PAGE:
Only Many Peaks remains as testimony to this bygone era. The police station, which began life at Glassford Creek, still serves the valley. The Grand Hotel, which was originally the Railway Hotel in Gladstone, was systematically numbered, dismantled and carted by horse team to its present site in 1907. Here it was re-erected and still operates. The hospital and school remain although no longer serving their original purposes. The railway dam and gravity fed water tank used to water steam driven trains are also able to be seen. The Post Office, removed first to Littlemore as a Memorial Hall then to Ubobo now serves as a QCWA hall.

Closer Settlement

Closer settlement began when the large leasehold runs were resumed and broken into smaller leases. Properties such as Glengarry, Box Vale, Nevertire and Newry were created.

With the turn of the century and the opening of the railway came the teamsters and the timber industry. Horse and bullock teams hauled pine and hardwood to the rail heads at Boynedale, Weitalaba, Nagoorin, Littlemore, Builyan and Many Peaks supplying Mt Morgan mines with the props for their underground mines.

The 21-year leases expired on the cattle stations of Ubobo, Hybla, Melrose, Degalgil and Cluden in 1920 when they were all resumed for the Ubobo Soldier Settlement. They were surveyed into small blocks and offered to returned service personnel at the end of World War I. The Australian Government introduced the Soldier Settler Scheme to help returning soldiers by providing each soldier with a newly built house and financial assistance to enable them to establish themselves as farmers. Fifty-four settlement blocks were allocated in the Boyne Valley. The settlers came from every walk of life from shop assistant, to plantation manager, to champion Scottish ploughman. Dairy and agricultural industries begun. Cotton and potato growing were introduced. Tobacco was grown with some success. But times were hard and the small blocks unviable. Disillusioned many left within the first five years.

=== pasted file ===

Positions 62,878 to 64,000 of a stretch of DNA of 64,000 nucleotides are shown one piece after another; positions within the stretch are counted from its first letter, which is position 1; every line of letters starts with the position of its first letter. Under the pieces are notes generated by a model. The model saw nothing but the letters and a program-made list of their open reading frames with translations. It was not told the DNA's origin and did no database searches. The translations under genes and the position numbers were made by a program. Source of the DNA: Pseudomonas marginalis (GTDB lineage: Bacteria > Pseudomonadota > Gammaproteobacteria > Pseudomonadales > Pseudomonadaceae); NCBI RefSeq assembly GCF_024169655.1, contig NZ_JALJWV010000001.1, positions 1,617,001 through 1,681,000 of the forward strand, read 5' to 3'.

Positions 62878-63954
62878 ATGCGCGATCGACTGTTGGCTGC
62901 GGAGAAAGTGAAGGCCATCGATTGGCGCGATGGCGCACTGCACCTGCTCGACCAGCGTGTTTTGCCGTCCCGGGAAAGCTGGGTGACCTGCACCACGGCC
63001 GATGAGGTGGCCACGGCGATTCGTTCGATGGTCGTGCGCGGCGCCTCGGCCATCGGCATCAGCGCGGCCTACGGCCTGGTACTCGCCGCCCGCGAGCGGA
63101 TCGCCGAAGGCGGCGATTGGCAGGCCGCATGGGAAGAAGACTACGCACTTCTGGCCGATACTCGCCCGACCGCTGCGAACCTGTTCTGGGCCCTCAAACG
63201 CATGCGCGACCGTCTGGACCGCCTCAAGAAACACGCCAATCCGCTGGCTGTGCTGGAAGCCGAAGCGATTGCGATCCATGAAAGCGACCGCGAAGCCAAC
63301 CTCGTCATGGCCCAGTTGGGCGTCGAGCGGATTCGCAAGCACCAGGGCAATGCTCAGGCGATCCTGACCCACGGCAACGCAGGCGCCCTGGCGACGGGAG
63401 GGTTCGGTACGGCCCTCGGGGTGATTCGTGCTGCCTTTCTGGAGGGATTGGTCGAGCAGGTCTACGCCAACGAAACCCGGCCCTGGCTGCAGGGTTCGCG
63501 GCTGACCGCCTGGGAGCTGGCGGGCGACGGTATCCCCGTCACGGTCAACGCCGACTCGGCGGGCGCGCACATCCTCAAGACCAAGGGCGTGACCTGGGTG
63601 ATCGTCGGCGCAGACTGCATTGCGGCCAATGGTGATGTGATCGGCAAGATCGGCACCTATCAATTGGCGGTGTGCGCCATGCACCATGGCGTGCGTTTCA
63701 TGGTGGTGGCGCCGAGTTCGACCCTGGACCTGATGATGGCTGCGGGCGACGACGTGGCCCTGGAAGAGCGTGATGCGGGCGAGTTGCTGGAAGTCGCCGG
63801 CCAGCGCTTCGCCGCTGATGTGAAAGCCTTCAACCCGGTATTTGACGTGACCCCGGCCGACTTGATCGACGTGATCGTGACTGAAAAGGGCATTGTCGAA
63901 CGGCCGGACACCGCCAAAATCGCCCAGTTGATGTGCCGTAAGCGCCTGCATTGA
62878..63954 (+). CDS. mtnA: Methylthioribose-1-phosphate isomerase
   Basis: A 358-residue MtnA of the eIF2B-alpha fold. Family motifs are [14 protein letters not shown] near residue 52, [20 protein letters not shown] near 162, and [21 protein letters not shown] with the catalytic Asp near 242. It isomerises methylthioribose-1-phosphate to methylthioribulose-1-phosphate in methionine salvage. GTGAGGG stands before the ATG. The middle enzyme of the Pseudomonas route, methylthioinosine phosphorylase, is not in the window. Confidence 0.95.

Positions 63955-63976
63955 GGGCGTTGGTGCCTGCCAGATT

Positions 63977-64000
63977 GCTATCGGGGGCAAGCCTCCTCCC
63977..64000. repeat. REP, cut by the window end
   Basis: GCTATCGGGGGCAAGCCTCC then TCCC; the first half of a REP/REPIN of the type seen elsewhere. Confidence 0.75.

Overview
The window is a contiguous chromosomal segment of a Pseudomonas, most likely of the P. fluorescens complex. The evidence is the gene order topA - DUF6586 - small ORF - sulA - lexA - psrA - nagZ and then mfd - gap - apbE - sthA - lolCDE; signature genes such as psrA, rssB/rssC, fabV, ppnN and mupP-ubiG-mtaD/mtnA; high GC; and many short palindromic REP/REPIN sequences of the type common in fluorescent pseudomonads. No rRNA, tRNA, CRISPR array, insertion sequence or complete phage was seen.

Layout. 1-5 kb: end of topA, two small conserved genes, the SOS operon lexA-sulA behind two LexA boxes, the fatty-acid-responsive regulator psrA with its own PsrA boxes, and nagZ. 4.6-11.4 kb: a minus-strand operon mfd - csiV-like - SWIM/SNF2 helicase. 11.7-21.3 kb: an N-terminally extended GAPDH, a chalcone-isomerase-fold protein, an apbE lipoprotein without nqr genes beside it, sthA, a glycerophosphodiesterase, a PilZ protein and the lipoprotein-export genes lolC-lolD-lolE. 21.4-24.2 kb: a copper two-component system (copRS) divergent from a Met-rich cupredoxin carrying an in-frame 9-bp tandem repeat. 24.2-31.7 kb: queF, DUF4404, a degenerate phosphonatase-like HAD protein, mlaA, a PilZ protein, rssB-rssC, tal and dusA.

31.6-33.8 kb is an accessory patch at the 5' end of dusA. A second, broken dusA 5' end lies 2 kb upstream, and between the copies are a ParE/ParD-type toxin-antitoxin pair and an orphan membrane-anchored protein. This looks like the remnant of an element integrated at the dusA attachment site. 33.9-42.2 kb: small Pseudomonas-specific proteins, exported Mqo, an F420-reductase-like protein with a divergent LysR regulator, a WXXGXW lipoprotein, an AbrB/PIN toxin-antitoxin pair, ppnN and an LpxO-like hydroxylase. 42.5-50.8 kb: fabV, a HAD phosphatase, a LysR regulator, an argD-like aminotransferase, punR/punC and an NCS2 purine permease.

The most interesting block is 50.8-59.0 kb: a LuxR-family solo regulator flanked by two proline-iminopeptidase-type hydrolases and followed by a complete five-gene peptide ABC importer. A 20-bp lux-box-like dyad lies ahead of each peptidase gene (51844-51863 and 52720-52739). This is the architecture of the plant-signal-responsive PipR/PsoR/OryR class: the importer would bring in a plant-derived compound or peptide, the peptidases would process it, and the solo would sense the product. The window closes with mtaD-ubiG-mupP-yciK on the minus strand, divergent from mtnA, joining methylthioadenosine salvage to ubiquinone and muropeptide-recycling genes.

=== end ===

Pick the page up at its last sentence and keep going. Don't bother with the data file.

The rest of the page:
The depression, falling prices and World War II forced further departures. The properties were sold and amalgamated to make larger holdings again. Lands with river frontage were retained for agricultural purposes; the others reverted to their former purpose, cattle grazing.

Permanent Settlements

While Many Peaks prospered, the railway also created permanent settlements around the major stations.

Land sales at Nagoorin led the way in 1911. Old timber houses from Norton were moved in and the smaller settlements at Lakeview and Rosa Glen fell under Nagoorin’s umbrella. Classified as a marketing town Nagoorin soon had a butchery, slaughterhouse, bakery, shop and hall. Mrs Viney ran a boarding house and there was a racecourse on Gentle Annie Road.

In the 1920s Ubobo grew as a service centre for the soldier settlers with shops, hall, Masonic Lodge and Bush Nursing Home. Later cattle sale yards were built outside the town.

The early 194o’s saw young men and women from the Valley caught up with the rest of the world in war again, some never to return. Although residents didn’t know it until 1994, the war came to the Valley when an American bomber crashed on the Kroombit Tops in 1945.

Meanwhile Builyan became the centre for the timber industry. Up to 80 000 super feet of raw logs were freighted through the Builyan rail yard each week at the peak of production in the late 1950s.

The Future

England’s entry into the European Common Market in the 1970’s saw the death of the dairy industry almost overnight. Irregular rainfall forced an end to dry land farming. The twenty-first century finds the land described by John Uniake gone. It’s inundated by the Awoonga Dam constructed to meet Gladstone’s growing water demands. The Valley is slipping back to its pastoral beginnings. It looks to tourism as a focus for its next wave of development. The role of the villages is changing. New residents find a great place to buy or build a new home to retire, or commute to work. The new bitumen highway enables an easy drive to town.